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updated: 6/29/2013 6:55 PM

Two missing after storms bring flooding to northeast

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  • Dave Pearo takes water out of his boots Friday at his home by the Onieda River, in Oneida, N.Y.

      Dave Pearo takes water out of his boots Friday at his home by the Onieda River, in Oneida, N.Y.
    Associated Press

 
Associated Press

FORT PLAIN, N.Y. -- Two people were missing after heavy rains inundated the northeast and led to severe flooding in some areas, officials said Saturday.

A woman in upstate New York's Mohawk Valley is unaccounted for after her mobile home was washed away by rising waters Friday in Fort Plain, Police Chief Robert Thomas said. Officials identified her as Ethel Healey.

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In Pennsylvania, officials said an 86-year-old Clinton County man was swept into a rain-swollen creek Thursday while trying to retrieve an ATV. State police did not release the man's name.

Clinton County Director of Emergency Services Kevin Fanning said 18 homes had been damaged by flooding after one part of the county received about 7 inches of rain in an hour Thursday night. The flooding damaged more than 30 miles of roads -- not including some state routes repaired immediately under an emergency order -- but remained passable.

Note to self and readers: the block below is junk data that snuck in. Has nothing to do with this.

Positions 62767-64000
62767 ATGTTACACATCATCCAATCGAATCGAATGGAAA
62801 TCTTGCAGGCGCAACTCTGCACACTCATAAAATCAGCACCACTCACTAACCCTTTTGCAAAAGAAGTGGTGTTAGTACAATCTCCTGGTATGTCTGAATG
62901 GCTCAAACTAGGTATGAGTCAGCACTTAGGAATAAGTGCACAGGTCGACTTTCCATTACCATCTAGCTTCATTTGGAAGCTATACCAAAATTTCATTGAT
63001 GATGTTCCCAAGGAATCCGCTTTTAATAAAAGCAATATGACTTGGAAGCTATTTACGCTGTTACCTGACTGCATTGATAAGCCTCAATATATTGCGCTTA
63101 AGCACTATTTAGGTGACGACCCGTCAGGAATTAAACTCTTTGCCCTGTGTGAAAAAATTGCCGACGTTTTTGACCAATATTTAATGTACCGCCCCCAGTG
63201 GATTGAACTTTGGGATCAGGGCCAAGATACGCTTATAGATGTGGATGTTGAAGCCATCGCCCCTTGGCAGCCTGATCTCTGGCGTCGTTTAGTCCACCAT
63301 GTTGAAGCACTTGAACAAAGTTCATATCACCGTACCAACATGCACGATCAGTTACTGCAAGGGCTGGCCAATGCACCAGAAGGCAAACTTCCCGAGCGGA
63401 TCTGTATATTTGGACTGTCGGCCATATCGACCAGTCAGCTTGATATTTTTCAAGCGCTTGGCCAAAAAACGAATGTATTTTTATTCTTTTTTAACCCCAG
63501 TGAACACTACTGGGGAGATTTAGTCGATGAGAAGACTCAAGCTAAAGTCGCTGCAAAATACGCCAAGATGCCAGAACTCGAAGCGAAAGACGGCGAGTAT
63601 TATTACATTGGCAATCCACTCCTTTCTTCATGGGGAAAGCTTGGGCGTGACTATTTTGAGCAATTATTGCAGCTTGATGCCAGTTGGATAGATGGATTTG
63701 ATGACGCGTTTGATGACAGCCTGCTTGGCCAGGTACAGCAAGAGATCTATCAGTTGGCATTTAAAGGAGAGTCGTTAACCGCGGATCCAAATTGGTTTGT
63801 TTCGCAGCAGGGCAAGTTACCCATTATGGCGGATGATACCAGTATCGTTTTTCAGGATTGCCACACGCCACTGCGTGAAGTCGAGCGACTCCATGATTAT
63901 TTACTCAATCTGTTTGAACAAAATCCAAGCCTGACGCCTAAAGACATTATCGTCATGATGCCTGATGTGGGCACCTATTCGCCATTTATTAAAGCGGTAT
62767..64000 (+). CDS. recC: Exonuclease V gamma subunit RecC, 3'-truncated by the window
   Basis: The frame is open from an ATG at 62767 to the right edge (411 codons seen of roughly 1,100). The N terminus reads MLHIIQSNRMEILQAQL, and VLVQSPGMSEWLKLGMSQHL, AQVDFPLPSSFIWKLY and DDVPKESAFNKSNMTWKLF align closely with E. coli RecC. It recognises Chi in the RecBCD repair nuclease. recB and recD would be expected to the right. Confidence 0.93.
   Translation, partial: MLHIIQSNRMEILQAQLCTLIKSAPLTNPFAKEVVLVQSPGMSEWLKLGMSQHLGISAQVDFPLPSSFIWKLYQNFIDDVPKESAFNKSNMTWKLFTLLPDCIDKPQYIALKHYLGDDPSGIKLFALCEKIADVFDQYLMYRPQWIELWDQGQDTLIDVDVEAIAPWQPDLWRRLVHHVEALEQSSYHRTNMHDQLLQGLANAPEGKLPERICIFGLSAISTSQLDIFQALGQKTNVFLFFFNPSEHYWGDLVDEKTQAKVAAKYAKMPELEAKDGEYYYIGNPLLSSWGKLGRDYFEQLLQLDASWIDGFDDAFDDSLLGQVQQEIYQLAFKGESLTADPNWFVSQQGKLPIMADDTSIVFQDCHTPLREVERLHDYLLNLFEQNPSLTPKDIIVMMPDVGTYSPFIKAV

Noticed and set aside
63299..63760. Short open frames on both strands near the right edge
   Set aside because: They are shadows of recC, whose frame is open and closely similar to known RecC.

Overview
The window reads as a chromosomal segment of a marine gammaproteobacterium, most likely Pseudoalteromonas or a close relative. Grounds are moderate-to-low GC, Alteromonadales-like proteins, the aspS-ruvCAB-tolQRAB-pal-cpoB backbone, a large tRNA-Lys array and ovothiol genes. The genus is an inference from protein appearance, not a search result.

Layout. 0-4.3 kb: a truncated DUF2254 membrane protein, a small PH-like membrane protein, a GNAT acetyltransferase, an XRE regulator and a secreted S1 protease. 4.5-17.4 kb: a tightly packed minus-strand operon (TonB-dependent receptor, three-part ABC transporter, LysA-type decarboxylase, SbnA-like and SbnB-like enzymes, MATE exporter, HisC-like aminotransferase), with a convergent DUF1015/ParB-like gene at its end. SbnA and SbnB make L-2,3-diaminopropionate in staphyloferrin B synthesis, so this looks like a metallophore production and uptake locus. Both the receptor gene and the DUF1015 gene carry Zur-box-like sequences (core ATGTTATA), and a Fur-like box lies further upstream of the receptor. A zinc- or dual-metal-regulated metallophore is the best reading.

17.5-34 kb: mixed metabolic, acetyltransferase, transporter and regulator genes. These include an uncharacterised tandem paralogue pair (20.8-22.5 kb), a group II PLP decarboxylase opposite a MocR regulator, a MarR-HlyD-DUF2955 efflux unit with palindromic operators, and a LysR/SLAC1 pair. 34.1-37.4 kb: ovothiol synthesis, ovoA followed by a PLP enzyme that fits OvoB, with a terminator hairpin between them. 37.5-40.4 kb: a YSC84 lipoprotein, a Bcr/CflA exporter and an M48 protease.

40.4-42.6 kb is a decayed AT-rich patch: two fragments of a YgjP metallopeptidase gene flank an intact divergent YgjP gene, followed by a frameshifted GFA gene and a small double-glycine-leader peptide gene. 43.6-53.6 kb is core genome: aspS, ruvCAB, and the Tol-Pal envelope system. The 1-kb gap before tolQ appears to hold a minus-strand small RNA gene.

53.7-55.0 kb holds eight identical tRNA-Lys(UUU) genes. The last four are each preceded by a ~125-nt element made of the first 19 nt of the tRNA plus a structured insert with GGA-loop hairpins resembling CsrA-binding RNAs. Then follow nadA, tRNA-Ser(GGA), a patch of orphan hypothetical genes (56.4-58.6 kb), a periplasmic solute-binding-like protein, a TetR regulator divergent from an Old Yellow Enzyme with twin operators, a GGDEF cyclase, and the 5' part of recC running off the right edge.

"Travel at your own risk," he warned.

A number of communities in the northeast experienced flash flooding as a result of heavy rain Thursday and Friday. More was expected in some areas Saturday, including northern Vermont, where the National Weather Service posted a flash flood warning for the Burlington area.

In upstate New York, the storms caused the Mohawk River and other waterways to overflow. At Little Falls, the river reached more than 3 feet above flood stage late Friday morning before receding, the National Weather Service said.

Gov. Andrew Cuomo toured areas damaged by flooding Saturday and said a disaster declaration would remain in effect for 15 counties. "We think the worst is behind us for now," Cuomo said at a briefing in Herkimer.

Cuomo said homeowners whose property was damaged should be eligible for assistance from the Federal Emergency Management Agency.

"It's traumatic to say the least to see your whole life turned upside down literally in a matter of minutes," he said.

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